Star power and cultural business plans

I had an idea last year. (One.) It’s our Stratford Shakespearian Festival’s 60th anniversary. Why not stage famed British director Tyrone Guthrie’s first play there, ...

I had an idea last year. (One.) It’s our Stratford Shakespearian Festival’s 60th anniversary. Why not stage famed British director Tyrone Guthrie’s first play there, Richard III – which starred the great Alex Guinness – recreating the fabled designs of Tanya Moiseiwitsch? And promote the Guthrie 60th like hell – posters, nostalgia about the festival’s birth?

It was such an obvious idea I was sure Stratford’s thinkers would think it. Wrong. Too crass, too show-biz? Yet the festival was implausibly hatched not by theatre people at all but by small-town booster and dreamer Tom Patterson. (As for dumbing-down – this season it’s offering a Homer Simpson version of Macbeth. Duh.) Nowadays Stratford and the Shaw Festival rarely use the draw of international star power. Should they? Is all Canadian theatre star-averse? Just asking.

“You’re right that the star system doesn’t really exist in Canadian theatre as it does in the U.S.,” said Jerry Wasserman, Province theatre critic and head of UBC’s department of theatre and film. “A few actors in Vancouver will receive star billing: Nicola Cavendish, Jay Brazeau, TV stars like Eric McCormick when he plays at the Arts Club.

“But generally speaking, Canadian arts are not as headline- or ego-driven as American. I would disagree completely that this creates a sense of ‘second-rateness.’ It’s just a different model – ensemble-driven rather than star-driven. That said, the same is not true of Stratford, where Christopher Plummer, William Hutt, Brent Carver, Martha Henry and many more Canadian actors have gotten star billing.”

Before Stratford, Wasserman said, Canada “had no professional theatre to speak of. There was no Canadian director with the stature or experience of Guthrie who could have gotten such an unlikely festival in such an unlikely place off the ground. … The intention for Stratford and later for Shaw was always that they would be Canadian festivals – that was one of Guthrie’s primary aims.”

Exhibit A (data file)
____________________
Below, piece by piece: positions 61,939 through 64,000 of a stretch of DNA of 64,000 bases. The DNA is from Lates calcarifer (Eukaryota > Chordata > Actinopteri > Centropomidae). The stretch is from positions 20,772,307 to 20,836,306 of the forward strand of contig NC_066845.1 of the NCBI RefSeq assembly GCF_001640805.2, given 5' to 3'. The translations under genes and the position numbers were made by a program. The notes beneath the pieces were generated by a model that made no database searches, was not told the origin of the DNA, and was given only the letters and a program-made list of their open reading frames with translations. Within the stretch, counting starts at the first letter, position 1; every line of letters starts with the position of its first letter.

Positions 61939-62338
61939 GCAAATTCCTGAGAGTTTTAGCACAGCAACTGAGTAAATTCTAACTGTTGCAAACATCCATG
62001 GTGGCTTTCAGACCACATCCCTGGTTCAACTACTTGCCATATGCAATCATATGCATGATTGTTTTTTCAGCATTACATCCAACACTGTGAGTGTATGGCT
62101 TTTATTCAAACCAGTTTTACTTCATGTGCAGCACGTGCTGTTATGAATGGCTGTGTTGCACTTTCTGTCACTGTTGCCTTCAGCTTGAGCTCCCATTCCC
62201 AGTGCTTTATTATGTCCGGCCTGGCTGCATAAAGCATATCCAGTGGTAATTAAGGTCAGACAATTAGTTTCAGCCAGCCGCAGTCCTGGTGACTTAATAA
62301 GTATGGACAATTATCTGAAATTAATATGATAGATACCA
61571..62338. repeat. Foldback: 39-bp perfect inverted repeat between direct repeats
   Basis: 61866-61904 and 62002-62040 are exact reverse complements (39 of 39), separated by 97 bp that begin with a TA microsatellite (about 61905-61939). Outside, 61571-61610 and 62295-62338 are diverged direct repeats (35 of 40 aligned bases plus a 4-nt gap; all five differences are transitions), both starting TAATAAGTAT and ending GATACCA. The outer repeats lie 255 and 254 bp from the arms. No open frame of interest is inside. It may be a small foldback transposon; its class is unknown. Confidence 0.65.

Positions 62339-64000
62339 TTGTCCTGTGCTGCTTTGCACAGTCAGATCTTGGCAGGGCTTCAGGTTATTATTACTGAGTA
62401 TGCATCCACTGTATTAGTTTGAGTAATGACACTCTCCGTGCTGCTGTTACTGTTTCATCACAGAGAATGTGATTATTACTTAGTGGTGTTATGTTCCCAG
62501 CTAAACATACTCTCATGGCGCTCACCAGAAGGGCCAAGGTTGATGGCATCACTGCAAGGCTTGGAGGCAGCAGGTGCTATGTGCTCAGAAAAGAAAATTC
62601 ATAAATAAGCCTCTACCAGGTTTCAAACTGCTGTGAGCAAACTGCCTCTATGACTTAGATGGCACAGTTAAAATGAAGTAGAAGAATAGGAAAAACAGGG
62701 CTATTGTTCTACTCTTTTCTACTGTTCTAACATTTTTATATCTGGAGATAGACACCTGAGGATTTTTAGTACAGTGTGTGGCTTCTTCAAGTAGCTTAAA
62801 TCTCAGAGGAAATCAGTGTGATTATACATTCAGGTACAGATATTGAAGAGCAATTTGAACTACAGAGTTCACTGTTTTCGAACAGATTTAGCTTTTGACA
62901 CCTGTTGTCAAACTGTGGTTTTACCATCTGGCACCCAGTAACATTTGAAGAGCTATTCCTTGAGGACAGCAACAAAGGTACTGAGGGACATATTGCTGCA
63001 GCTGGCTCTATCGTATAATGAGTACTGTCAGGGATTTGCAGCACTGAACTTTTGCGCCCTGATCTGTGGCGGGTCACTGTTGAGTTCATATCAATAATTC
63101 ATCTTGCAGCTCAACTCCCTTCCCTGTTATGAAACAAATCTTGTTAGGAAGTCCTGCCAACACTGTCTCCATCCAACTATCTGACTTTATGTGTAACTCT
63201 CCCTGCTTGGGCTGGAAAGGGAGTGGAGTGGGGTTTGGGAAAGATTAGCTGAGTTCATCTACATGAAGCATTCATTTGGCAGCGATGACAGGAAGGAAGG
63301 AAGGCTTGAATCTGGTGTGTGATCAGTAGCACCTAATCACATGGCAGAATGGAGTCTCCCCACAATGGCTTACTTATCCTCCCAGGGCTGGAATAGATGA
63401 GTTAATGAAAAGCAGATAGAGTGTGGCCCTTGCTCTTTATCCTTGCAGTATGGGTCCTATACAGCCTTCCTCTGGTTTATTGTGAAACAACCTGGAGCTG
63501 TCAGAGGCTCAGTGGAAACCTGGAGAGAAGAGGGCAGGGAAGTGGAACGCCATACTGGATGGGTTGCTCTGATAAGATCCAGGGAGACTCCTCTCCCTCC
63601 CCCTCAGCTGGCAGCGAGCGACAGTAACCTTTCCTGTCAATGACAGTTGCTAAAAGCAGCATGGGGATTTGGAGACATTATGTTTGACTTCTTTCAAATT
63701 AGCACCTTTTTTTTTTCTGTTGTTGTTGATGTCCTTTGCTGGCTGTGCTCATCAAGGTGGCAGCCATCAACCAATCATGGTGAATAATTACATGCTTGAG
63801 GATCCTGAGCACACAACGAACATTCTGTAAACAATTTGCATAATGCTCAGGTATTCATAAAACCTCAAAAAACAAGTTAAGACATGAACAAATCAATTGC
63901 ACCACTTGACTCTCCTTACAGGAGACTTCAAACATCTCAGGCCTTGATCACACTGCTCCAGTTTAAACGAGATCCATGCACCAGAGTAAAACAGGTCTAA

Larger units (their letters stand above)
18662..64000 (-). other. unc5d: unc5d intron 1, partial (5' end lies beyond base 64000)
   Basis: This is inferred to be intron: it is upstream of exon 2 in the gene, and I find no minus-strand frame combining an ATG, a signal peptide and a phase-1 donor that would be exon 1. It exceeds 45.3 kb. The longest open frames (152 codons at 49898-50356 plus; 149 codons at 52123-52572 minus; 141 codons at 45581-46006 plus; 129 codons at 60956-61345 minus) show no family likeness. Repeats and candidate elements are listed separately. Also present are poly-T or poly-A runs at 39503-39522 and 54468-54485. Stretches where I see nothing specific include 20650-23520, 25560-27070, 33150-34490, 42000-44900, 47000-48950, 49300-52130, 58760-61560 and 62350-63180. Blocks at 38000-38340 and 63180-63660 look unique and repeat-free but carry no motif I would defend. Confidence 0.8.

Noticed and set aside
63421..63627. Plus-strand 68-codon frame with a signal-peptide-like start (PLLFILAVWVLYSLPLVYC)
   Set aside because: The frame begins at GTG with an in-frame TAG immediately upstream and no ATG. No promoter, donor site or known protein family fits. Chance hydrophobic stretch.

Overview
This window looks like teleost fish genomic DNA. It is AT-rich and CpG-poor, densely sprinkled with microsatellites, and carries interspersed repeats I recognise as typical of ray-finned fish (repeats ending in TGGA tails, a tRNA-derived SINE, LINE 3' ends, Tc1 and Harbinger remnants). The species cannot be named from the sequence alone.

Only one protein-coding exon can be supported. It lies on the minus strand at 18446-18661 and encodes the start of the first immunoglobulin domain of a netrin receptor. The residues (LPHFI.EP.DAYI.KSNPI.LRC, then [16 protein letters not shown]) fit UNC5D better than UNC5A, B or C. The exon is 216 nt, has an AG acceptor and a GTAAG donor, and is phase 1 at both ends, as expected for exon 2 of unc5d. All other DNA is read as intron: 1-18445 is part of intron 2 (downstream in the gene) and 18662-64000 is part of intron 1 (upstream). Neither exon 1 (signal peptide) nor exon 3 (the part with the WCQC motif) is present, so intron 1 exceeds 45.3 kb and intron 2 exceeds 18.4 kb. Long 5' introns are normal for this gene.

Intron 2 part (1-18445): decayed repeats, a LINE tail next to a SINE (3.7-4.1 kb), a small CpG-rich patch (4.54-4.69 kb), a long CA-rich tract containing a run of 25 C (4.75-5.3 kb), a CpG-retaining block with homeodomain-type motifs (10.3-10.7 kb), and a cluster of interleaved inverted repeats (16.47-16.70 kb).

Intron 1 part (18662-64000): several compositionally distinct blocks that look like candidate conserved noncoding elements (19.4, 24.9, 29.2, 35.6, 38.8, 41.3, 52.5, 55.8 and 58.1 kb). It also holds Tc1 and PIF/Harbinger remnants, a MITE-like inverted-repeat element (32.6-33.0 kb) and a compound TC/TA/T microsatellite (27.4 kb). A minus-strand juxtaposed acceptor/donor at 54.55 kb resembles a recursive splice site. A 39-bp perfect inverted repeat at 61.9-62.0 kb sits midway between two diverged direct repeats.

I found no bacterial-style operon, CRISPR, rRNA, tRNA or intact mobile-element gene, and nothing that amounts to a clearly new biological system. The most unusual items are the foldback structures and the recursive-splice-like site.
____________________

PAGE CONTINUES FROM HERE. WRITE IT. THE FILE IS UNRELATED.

The few international stars he brought in, like Guinness, Irene Worth and James Mason, appeared in only a few shows.

Georgia Straight critic Colin Thomas mused: “Canada’s lack of a ‘star system’ is probably related to the less market-driven nature of our theatrical culture. And I’ve got to say that I’m glad. That said, stars emerge. My sense is that Nicola Cavendish is pretty close to being a national star. Ditto Jay Brazeau. Stratford has always produced stars (Martha Henry, Brian Bedford), although we don’t always recognize them as ours unless they win an Oscar, as Christopher Plummer did this year.”

Pertinent, especially in light of Vancouver’s Playhouse Theatre collapse, while the Arts Club thrives under the shyly brilliant Bill Millerd.

Christopher Gaze is phenomenal at filling seats – consistently over 90% – at Vancouver’s Bard on the Beach.

“We have tried to build a sense of ensemble and company. We have been successful in providing opportunity for good actors to develop and hence we have a very strong central core.

“If you import a name player you may have a good season at the box office – theatre patrons will all want to see a star. However, what do you do the next year? Find another star player? What would our local leading actors make of that? They have invested years of their lives to develop themselves and thereby our company and then are rewarded by an outsider not only getting the leading roles but probably more money!

“A bit of flash may go a long way, and so I’d be very receptive to a great classical actor coming to have a season at Bard. It would be good for our actors to stand shoulder to shoulder with the likes of Plummer, Judi Dench, Jeremy Irons, Kevin Spacey, etc. – our audiences would like it too. However, I’d like to see that star player commit to us for several seasons, so that they invest in us as we do in them. A two-way street.” •

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